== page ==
Drawing hope from Jefferson

December 05, 2004|By Terry Edmonds

I RECENTLY visited what is perhaps the last clear-thinking Democrat in Washington.

As I hustled up the white, sloping steps of the Jefferson Memorial that cool, blustery evening, I kept wondering if what we Democrats needed most was to simply revisit the cornerstone of what it means to be a Democrat in our modern democracy. I was not completely sure what that should look like after two straight demoralizing defeats, but I was sure it had less to do with playing swing-vote politics and more to do with being clear about our core values.

Jefferson was certainly sure about his. And so was Karl Rove.

Jefferson's values encompass the ages: "We hold these truths to be self-evident, that all men are created equal, that they are endowed by their Creator with certain unalienable rights, that among these are life, liberty, and the pursuit of happiness."

As a proud African-American who worked his way up from a childhood of poverty, I certainly know what those words mean to poor people and many people of color who are still considered "special interests" or "second-class" citizens by too many who should know better. My great-great-grandparents tilled the soil and built the bridges to the strong and vibrant America we know today. And a new generation, in new ways, is taking their place. African-Americans are as much special interests as the descendents of Jefferson - and we won't even talk about Sally Hemmings here.

So, the first bolt of clarity that hit me as I twisted my neck to decipher the Romanesque inscriptions circling the Jefferson dome was that Democrats ought to stop being timid about being the party of those who for too long have been left out - and, yes, that means women and people of color and gay people and the poor.

As Sen. John Kerry and Bruce Springsteen reminded us during the presidential campaign, when it comes to who and what we stand for, there can be "no retreat, no surrender."

Mr. Kerry was right when he boldly stated that when the attack boats are charging straight at you is when you swing your boat head-on into the fight. Democrats are the party of one America, and we should never run from that. I am not so sure the gaggle of swing-vote consultants and pollsters who run modern elections like least-common-denominator advertising campaigns would agree.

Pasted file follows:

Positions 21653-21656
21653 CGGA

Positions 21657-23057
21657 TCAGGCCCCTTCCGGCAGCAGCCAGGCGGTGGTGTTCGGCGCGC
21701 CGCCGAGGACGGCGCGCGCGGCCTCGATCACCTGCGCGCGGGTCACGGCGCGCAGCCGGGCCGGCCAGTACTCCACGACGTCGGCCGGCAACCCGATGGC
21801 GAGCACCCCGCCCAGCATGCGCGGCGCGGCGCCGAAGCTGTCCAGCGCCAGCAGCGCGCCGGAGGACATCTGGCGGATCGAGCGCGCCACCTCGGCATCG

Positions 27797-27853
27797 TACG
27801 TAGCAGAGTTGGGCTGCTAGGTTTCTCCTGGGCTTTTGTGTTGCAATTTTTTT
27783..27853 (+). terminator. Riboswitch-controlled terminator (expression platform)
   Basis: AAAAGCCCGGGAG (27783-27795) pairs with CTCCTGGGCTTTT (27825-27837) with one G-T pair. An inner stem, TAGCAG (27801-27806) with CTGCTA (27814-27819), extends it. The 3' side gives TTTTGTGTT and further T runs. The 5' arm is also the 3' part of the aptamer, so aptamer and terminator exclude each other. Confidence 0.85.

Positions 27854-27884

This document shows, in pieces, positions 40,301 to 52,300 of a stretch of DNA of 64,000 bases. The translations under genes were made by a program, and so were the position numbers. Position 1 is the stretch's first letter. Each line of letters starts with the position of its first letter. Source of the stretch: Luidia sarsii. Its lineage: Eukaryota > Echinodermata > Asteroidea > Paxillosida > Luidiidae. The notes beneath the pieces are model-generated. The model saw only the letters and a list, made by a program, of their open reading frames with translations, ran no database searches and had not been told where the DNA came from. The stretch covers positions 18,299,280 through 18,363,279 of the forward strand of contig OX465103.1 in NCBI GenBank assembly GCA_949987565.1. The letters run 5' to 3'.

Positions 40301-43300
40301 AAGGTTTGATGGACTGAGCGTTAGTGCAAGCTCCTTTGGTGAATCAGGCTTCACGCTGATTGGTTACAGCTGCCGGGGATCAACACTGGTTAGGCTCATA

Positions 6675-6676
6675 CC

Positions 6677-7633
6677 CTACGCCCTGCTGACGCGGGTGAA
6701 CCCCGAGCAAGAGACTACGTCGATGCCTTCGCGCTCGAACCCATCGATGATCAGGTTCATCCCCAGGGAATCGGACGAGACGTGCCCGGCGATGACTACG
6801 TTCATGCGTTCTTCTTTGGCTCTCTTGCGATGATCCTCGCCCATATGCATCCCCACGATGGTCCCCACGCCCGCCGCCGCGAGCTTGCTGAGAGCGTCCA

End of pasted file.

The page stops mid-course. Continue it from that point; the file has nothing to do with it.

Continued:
The second bolt of clarity that hit me while facing the gusts of the Tidal Basin on my way back down the memorial steps is that to be a Jeffersonian Democrat means believing in a democracy that is alive and ever-changing, not frozen in some strict constructionist lock-box.

Jefferson's words should be inscribed in our hearts: "We might as well require a man to wear still the coat which fitted him when a boy as civilized society to remain ever under the regimen of their barbarous ancestors."

Amen to that. Without such a commitment to change, there would never have been an end to slavery or Jim Crow or prohibitions against the female vote or a woman's right to choose. And without a commitment to change in the future, there will be, at worst, the loss of some of those hard-fought gains, or, at best, no further significant expansion of equal opportunity. And there will be no embryonic stem cell research or other life-saving medical breakthroughs.

Finally, as I drove away with the Jefferson Memorial's lights fading into the distance, I remembered one more quote sent around to the erstwhile Kerry speechwriting team by our crack researcher, Adam Frankel:

"A little patience and we shall see the reign of witches pass over, their spells dissolve, and the people recovering their true sight, restore their government to its true principles. It is true that in the meantime we are suffering deeply in spirit, and incurring the horrors of a war and long oppressions of enormous public debt. ... If the game runs sometimes against us at home, we must have patience till luck turns, and then we shall have an opportunity of winning back the principles we have lost, for this is a game where principles are at stake."

Thank you, Mr. Frankel. Thank you, Mr. Jefferson. I feel much better now.

Terry Edmonds, a Baltimore native, was chief speechwriter for the Kerry campaign and the first black speechwriter for a U.S. president, serving as chief speechwriter for Bill Clinton from 1999 to 2001.

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